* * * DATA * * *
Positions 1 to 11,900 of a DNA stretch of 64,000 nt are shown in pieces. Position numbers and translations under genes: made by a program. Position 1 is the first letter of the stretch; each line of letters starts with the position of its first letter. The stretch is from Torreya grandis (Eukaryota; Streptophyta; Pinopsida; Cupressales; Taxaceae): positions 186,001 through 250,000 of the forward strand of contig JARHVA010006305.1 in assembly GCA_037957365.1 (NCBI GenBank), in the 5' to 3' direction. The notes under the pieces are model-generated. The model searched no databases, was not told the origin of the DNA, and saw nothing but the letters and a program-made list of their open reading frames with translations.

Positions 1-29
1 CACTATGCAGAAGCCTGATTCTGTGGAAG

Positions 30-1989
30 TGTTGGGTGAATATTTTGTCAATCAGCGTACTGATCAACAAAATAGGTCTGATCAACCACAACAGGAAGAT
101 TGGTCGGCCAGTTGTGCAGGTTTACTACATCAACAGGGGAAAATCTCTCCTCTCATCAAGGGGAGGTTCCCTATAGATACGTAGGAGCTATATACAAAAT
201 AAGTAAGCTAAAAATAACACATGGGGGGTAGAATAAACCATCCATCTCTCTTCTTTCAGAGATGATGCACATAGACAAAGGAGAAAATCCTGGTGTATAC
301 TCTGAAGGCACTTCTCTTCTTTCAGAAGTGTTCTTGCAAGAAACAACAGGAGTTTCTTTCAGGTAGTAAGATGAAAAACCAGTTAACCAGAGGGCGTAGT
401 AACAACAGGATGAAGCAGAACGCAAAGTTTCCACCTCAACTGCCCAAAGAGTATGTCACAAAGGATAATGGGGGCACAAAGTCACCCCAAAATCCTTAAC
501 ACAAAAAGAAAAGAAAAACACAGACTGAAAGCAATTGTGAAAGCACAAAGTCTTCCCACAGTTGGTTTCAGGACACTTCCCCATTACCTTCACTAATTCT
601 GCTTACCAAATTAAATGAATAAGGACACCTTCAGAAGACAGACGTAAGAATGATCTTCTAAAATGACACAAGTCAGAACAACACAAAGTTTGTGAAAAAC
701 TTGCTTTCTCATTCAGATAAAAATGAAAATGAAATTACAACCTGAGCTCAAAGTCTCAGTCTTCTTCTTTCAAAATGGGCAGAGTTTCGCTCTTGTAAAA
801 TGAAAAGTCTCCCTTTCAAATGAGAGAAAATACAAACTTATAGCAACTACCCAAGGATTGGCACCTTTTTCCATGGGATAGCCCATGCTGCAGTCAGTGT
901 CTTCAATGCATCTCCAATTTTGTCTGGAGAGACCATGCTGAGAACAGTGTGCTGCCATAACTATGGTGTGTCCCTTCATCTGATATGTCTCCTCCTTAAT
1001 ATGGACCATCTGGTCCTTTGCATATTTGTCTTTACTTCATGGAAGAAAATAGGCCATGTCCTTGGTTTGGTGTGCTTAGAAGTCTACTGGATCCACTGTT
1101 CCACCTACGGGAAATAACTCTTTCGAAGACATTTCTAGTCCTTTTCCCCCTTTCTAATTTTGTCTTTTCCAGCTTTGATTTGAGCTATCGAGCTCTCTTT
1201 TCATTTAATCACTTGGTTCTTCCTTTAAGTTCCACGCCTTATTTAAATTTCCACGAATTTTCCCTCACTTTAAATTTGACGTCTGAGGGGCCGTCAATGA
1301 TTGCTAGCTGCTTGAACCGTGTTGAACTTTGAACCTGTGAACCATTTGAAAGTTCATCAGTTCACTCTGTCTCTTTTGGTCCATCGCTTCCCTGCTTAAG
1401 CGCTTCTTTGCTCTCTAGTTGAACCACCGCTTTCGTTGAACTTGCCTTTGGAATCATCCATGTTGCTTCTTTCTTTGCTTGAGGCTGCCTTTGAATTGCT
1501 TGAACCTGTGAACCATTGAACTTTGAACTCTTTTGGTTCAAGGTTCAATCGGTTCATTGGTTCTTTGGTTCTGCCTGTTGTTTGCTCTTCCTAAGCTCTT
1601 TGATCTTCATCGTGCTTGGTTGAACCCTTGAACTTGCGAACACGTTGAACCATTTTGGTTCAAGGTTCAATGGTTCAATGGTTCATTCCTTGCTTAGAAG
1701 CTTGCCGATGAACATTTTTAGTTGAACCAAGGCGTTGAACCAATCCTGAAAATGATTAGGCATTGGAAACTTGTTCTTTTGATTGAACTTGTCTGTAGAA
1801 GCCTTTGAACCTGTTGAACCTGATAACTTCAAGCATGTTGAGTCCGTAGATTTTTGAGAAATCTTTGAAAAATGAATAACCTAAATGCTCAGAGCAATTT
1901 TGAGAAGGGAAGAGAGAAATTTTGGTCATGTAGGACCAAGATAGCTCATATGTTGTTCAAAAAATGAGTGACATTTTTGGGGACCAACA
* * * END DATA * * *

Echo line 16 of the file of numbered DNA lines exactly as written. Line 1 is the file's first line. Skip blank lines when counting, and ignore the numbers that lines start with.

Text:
1101 CCACCTACGGGAAATAACTCTTTCGAAGACATTTCTAGTCCTTTTCCCCCTTTCTAATTTTGTCTTTTCCAGCTTTGATTTGAGCTATCGAGCTCTCTTT